NCAA Punts On Paterno
Joe Paterno was the untouchable king of college football. In a world of big money coaches, academic scandals, and team hopping conferences, Paterno was the one consistent constant. Penn State was a premiere college program. Joe Pa had the most wins of anyone who coached college football. He lived modestly, turned down big money jobs and donated millions of dollars to Penn State.
Then the dark secret of Jerry Sandusky was revealed. The fact that Joe Pa and others at Penn State knew what Jerry was up to. That no one bothered to protect the little boys that became victims of the pedophile Sandusky. What was the bigger crime? Those committed by Sandusky in the Penn State showers or those that knew and did nothing.
Initially the NCAA did the right thing. They fined Penn State, took away Joe Pa's wins, and banned Penn State from bowls. I was amazed at how initially ESPN continued to give us the pro Joe Pa view the Sandusky Scandal. How fans stuck up for the Nittany Lions. Whatever happened to accountability?
If you carry the moral high ground, then you should be held accountable for everything that happens under your watch. Paterno left and died shortly after leaving Penn State. Lawsuits from Paterno's family and other groups pressured the NCAA to reverse its course.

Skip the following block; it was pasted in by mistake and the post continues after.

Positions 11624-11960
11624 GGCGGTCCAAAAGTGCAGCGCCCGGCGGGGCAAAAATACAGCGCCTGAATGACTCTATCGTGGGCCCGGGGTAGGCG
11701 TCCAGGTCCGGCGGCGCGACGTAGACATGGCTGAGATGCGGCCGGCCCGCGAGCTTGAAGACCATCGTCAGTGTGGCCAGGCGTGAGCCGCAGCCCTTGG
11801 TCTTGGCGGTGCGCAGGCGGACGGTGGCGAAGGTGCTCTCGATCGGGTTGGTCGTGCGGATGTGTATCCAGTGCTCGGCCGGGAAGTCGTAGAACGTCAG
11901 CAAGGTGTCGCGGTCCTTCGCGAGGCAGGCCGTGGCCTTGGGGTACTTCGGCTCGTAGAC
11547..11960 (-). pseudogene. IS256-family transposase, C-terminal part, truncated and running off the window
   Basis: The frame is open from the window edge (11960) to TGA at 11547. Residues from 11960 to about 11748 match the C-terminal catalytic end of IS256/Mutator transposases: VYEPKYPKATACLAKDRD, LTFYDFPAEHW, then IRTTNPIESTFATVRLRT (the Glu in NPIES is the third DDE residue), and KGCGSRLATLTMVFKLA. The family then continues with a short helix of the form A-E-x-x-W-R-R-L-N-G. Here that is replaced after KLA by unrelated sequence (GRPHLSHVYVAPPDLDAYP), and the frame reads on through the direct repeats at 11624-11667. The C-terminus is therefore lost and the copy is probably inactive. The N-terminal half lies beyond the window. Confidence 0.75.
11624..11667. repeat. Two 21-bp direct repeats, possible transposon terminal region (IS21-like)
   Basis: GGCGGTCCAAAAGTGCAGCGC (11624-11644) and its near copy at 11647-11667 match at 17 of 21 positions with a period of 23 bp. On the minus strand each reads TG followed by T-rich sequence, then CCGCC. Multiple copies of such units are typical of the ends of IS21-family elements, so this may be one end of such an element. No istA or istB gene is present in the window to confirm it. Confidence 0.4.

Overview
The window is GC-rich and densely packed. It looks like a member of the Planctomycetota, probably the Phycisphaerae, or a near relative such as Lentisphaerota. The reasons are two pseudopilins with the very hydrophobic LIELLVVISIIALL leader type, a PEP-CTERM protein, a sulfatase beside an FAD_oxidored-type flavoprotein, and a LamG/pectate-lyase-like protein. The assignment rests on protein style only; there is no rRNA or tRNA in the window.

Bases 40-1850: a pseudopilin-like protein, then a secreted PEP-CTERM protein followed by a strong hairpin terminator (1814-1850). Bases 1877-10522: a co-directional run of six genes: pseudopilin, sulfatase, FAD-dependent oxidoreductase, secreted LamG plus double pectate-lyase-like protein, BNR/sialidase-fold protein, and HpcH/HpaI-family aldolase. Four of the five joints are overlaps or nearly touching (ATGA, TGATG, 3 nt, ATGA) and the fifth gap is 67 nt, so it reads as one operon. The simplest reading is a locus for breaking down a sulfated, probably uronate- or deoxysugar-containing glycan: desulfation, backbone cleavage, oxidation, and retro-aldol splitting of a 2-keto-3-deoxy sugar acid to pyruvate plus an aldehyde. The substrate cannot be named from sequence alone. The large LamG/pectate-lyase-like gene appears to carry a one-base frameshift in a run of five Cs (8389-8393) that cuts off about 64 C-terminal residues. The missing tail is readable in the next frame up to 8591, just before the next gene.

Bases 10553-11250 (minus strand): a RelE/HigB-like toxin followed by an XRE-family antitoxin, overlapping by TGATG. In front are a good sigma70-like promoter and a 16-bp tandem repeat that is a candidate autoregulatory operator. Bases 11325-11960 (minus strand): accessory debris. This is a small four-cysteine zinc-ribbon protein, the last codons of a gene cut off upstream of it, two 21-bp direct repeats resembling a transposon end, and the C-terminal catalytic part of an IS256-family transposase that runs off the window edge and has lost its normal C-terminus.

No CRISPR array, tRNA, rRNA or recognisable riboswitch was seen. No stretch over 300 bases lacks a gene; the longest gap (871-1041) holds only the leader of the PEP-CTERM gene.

Instead of sticking to principal and standing by the punishment to PSU, the NCAA decided to drop the bowl ban, restore JoePa's wins, and other concessions. Their flip flop would make Mitt Romney blush. The Nittany Lion faith were elated. While Keith Olberman was rightfully angry. Most media outlets thought it was great. The NCAA was wrong to attack Penn State. Paterno's family made a statement.
The reason why the NCAA retreated faster than a defensive back on third and long is simple. Money and control. The cartel that controls college football fears that a ruling against them will impact sports like the falling of the Berlin Wall. If the court rules against the NCAA, then they have no power or regulatory control over member teams. The risk was not worth the potential loss in the eyes of the money men.
Imagine if the victims of the priest abuse scandals got the same treatment as the Sandusky's? The sad fact is that Penn State should have received the death penalty for their intentional fumbling of this case. Then perhaps we would all believe that even the untouchable are accountable when they drop the ball on protecting kids.